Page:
I hope that it's high at the box as trying to isolate the problem in the house will not be fun.

bchandler02

join:2011-07-08
Oklahoma City, OK
reply to bspencer

35-50 is right. 55 is the absolute max, anything above will cause drops. As far as I know, only Cox can see the historical graphs on their end.

Do you have any other Cox services? How are they working?


bspencer

join:2012-10-17
Foothill Ranch, CA

said by bchandler02:

35-50 is right. 55 is the absolute max, anything above will cause drops. As far as I know, only Cox can see the historical graphs on their end.

Do you have any other Cox services? How are they working?

I have COX television and telephone. They are both working fine. As a matter of fact, I moved my Cable Modem to the same cable line that my phone converter is on as that is, according to COX, a direct connect.
Expand your moderator at work


DrDrew
That others may surf
Premium
join:2009-01-28
SoCal
kudos:15
reply to bspencer

Re: Forward Path Attenuators

said by bspencer:

said by DrDrew:

35-50

It is interesting though that my upstream power level last night was at 58 and I didn't have a drop. I was sure I would. Any ideas of why it wouldn't have dropped?

The CMTS in the headend changed the negotiated upstream channel to a slower one that can handle lower SNR and higher transmit levels. The CMTS in the headend also made up the difference by accepting a lower receive level on it's end.

Neither situation is good and will have spotty performance
--
If it's important, back it up... twice. Even 99.999% availability isn't enough sometimes.

bspencer

join:2012-10-17
Foothill Ranch, CA
reply to bspencer

The information at »Cable Modems and Wiring Issues »Upstream Power is Too High (>55) suggests a 2-way amplifier. Has anyone had experience with these. Do you think that it would reduce my upstream power level?



DrDrew
That others may surf
Premium
join:2009-01-28
SoCal
kudos:15

said by bspencer:

The information at »Cable Modems and Wiring Issues »Upstream Power is Too High (>55) suggests a 2-way amplifier. Has anyone had experience with these. Do you think that it would reduce my upstream power level?

It won't fix the problem that is making your upstream change so much.

If it were steady and high, an amp might be a solution, but yours fluctuates. An amp would be a bandaid that won't fix your underlying problem, you could have spotty performance still.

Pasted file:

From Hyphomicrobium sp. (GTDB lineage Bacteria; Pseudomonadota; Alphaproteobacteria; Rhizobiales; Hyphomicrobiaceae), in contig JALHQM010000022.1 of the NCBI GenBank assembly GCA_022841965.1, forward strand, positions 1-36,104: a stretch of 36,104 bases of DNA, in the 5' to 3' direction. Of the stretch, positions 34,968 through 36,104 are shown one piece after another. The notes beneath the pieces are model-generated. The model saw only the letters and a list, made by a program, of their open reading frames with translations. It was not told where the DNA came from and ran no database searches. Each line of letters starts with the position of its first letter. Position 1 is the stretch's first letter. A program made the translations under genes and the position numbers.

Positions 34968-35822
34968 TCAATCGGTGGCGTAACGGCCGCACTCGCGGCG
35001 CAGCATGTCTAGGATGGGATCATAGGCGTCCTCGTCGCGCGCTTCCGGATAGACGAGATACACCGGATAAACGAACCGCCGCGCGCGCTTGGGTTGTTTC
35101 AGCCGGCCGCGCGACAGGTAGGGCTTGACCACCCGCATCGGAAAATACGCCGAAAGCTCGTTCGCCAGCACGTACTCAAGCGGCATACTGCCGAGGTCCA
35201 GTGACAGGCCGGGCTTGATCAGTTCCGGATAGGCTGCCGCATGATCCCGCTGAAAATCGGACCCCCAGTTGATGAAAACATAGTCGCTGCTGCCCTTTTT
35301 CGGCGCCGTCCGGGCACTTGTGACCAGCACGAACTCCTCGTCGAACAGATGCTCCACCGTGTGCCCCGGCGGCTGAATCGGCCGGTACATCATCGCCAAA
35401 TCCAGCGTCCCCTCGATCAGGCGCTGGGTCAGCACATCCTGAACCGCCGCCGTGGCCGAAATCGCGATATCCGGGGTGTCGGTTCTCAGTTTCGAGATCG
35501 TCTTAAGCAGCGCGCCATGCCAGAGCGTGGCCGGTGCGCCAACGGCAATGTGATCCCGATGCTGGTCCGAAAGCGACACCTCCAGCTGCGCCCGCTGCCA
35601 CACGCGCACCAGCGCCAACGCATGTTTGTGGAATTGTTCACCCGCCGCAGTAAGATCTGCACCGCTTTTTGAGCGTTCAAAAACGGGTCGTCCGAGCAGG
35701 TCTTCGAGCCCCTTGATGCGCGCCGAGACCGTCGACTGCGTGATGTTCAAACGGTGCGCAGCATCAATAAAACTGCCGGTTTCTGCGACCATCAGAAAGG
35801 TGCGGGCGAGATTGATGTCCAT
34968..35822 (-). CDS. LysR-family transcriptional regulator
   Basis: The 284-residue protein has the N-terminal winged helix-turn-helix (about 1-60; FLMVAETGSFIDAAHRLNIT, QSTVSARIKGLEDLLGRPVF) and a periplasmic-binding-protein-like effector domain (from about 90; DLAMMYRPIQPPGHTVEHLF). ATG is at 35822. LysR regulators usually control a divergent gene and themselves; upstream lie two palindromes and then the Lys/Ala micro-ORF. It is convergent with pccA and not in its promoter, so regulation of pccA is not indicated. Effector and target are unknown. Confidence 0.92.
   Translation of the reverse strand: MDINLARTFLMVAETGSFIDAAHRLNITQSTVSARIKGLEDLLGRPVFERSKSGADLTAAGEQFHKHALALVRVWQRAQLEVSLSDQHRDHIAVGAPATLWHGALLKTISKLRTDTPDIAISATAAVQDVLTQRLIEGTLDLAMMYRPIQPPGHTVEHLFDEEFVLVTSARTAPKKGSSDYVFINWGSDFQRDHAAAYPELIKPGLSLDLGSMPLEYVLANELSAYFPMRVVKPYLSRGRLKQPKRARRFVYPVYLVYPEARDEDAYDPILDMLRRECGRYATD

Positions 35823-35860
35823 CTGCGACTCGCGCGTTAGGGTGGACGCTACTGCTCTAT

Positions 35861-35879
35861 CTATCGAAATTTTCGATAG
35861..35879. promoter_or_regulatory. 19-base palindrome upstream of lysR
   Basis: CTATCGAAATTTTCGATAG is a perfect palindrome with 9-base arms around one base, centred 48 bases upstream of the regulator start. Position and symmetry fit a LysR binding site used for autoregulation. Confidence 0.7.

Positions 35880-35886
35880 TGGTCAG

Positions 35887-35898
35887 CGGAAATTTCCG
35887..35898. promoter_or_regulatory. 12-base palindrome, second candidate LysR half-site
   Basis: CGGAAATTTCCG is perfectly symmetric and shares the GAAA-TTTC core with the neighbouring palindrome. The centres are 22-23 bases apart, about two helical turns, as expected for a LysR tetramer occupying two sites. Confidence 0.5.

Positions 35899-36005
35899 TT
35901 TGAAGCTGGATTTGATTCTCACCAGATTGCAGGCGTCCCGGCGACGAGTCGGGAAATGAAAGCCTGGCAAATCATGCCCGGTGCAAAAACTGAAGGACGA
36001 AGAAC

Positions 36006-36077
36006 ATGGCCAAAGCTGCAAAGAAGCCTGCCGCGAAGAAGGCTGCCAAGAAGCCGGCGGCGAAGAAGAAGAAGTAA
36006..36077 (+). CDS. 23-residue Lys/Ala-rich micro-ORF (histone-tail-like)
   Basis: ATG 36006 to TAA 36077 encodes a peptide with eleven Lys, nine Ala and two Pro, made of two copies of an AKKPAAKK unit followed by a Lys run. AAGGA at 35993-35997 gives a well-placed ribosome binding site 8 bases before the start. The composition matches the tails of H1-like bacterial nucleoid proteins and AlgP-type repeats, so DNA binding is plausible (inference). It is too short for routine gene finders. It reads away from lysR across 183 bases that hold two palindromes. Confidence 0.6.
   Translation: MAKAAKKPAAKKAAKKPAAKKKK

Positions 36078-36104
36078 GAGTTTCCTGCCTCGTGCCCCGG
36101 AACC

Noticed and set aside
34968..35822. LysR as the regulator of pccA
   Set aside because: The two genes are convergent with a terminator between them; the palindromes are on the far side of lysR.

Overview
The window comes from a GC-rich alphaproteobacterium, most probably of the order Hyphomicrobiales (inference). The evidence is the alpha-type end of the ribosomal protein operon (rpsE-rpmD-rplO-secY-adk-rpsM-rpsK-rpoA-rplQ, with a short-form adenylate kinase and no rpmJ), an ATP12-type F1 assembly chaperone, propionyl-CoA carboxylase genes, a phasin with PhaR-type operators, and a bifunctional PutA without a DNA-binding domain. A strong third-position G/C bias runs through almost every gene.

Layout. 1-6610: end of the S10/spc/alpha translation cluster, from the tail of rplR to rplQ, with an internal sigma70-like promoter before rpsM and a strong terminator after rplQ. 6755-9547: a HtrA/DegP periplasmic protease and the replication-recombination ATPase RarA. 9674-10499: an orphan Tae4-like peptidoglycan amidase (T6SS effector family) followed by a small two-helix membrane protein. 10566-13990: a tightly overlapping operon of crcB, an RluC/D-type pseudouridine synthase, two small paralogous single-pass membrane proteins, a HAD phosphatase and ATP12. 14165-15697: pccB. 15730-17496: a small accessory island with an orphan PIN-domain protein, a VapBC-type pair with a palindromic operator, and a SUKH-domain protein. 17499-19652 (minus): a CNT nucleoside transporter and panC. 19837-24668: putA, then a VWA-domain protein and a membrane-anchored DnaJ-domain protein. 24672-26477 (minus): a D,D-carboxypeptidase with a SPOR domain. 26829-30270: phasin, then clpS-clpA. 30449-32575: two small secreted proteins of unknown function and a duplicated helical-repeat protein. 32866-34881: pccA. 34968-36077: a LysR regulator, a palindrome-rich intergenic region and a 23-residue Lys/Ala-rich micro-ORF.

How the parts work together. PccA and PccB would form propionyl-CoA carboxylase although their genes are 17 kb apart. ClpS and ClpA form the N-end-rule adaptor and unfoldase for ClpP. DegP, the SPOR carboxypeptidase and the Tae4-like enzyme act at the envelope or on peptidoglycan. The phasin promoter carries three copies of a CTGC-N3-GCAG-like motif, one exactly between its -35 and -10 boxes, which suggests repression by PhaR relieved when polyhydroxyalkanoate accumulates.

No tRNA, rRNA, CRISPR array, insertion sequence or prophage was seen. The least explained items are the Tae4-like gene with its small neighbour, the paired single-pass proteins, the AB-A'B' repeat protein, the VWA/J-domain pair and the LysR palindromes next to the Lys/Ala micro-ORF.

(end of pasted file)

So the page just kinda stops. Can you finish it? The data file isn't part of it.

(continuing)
--
If it's important, back it up... twice. Even 99.999% availability isn't enough sometimes.


Ender3rd

join:2001-07-15
Connecticut
reply to bspencer

I struggled with borderline-high upstream power levels and frequent disconnects for a period of time following a severe storm in my area. I took a screenshot of the modem "Signal" page and then did what was suggested in the thread above and moved my modem to the basement and connected it at the tap to check the levels right off the street. I took another screenshot in that configuration and had clear proof that the high upstream power level was not due to my residential wiring.

Cox support on the phone confirmed my poor upstream level and also checked other customers' modem signal levels and confirmed that the upstream was poor on the entire street.

When the Cox technician arrived, he looked at my screenshots then connected his gear at both places and confirmed the poor signals at the tap. He checked levels at the drop outside my house and again at the pole where my drop originates from and confirmed the poor signals from the street.

At that point he called in to have a truck rolled and they arrived later in the day and worked backwards from my pole until they found the problem. They found it pretty quickly and it was corrected. Life has been good since then!

Keep documenting the time and duration of every outage as well as out of range signal levels until it's fixed. If the disconnects continue for more than several days call and request credit for incomplete service until it is corrected. That seems to get a lot of attention if it goes on for too long.

Hope it gets resolved quickly!

Ender
--
Politicians are the only people in the world who create problems and then campaign against them. (Charlie Reese)


bchandler02

join:2011-07-08
Oklahoma City, OK

Agree this is a good approach. If your area has a local executive escalations line (OKC does), get them involved. Call daily for status updates until resolved, and request credit each day.


bspencer

join:2012-10-17
Foothill Ranch, CA
reply to bspencer

Thanks for the information. It's much appreciated.


bspencer

join:2012-10-17
Foothill Ranch, CA
reply to bspencer

So that I don't have to worry about what may occur at the street level, I may go with an Active Return Amplifier. It's specifically designed to reduce high upstream power levels by only amplifying the reverse signal (signal from your house) to your ISP.



CoxTech1